Apparently Jeremy Binckes at TBD has weird thoughts about more than just driving:

It was a long and contentious battle, but the D.C. Council finally passed a statistically small but symbolically significant tax hike on the richest residents. The smart thing to do after such a measure would be to not give the opposition — the design-inept D.C. GOP — any ammunition. Needless to say, a council member has done exactly the opposite.

Two days after that tax hike, $2,300 in taxpayer-funded furniture was delivered to Councilman Michael A. Brown’s office, the Post reports. The couch "smelled like and looked like it was new," but his staff insisted the furniture — four chairs, a desk, a bookshelf and two floor lamps — was used, purchased from Cort to replace "shoddy" furniture from the 1980s.

It’s not about how much it cost, really, but the appearance of spending money while taxing others. This is the practical definition of a disconnect. After all, if the existing furniture had been in use since the ’80s, why choose this exact moment to buy replacement furniture? Why not two weeks ago, or perhaps two months from now? It’s almost as if the council wants bad press.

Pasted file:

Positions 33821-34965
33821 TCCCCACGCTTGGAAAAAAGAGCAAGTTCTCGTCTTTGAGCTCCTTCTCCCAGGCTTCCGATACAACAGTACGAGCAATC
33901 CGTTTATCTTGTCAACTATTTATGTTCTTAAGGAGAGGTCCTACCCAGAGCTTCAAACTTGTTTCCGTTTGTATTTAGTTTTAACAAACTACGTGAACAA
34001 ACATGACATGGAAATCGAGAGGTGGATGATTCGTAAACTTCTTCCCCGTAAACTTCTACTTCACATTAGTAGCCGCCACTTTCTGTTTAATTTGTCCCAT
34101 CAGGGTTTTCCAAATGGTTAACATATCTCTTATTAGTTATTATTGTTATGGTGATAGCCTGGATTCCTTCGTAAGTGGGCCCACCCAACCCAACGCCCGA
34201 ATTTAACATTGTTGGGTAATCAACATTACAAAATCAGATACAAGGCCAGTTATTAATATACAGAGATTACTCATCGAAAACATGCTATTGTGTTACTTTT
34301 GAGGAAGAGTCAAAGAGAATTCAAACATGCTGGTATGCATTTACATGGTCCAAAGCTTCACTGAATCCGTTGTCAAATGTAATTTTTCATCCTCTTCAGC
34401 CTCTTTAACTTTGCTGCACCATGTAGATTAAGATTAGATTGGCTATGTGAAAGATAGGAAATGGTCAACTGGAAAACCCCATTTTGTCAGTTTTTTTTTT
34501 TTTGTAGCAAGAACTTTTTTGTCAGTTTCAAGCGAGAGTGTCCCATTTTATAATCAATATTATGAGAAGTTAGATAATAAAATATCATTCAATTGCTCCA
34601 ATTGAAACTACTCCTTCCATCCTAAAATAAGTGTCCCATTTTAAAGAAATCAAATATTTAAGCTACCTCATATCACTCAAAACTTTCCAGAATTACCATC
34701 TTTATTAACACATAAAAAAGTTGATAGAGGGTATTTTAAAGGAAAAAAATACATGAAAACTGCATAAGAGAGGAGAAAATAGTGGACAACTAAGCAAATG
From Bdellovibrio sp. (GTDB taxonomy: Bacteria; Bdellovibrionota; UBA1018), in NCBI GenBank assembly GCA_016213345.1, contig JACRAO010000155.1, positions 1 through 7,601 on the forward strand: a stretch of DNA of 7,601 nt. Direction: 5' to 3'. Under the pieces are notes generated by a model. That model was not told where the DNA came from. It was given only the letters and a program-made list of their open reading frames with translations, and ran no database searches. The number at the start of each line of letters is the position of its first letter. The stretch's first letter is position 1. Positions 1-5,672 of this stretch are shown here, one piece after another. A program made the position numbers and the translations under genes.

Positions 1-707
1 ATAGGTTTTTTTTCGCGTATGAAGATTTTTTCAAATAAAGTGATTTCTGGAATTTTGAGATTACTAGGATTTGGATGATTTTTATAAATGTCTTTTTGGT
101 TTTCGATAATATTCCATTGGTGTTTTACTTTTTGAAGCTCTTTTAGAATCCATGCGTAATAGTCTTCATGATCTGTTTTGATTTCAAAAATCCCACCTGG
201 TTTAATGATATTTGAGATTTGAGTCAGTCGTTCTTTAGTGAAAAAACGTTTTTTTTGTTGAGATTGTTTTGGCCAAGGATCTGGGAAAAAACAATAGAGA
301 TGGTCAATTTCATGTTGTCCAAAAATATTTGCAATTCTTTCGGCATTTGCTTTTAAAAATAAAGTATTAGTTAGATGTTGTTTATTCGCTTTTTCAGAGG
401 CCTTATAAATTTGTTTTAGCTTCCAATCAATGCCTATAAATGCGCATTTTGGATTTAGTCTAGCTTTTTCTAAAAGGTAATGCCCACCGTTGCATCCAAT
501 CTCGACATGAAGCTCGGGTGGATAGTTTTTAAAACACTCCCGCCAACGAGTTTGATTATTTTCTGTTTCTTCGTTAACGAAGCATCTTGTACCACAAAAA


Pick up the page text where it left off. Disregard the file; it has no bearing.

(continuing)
OK, so let’s avoid the "appearance of spending money while taxing others," forgetting that this is sort of what all governments do at all times. In a parallel universe where the DC Council filled its budget gap with nothing but spending cuts should they avoid the appearance of spending money on themselves while shafting the poor and needy? Maybe! Or maybe sometimes the government has to do things that seem frivolous like "replace ratty old furniture" but are really just the good old-fashioned cost of doing business. The furniture has been there since the 1980s? Why not replace it now? Notice that even he is too embarassed to make this argument directly, simply pointing out a "disconnect" or a "bad appearance," "giv[ing] the opposition…ammunition." That’s because this is not an issue. Grow up.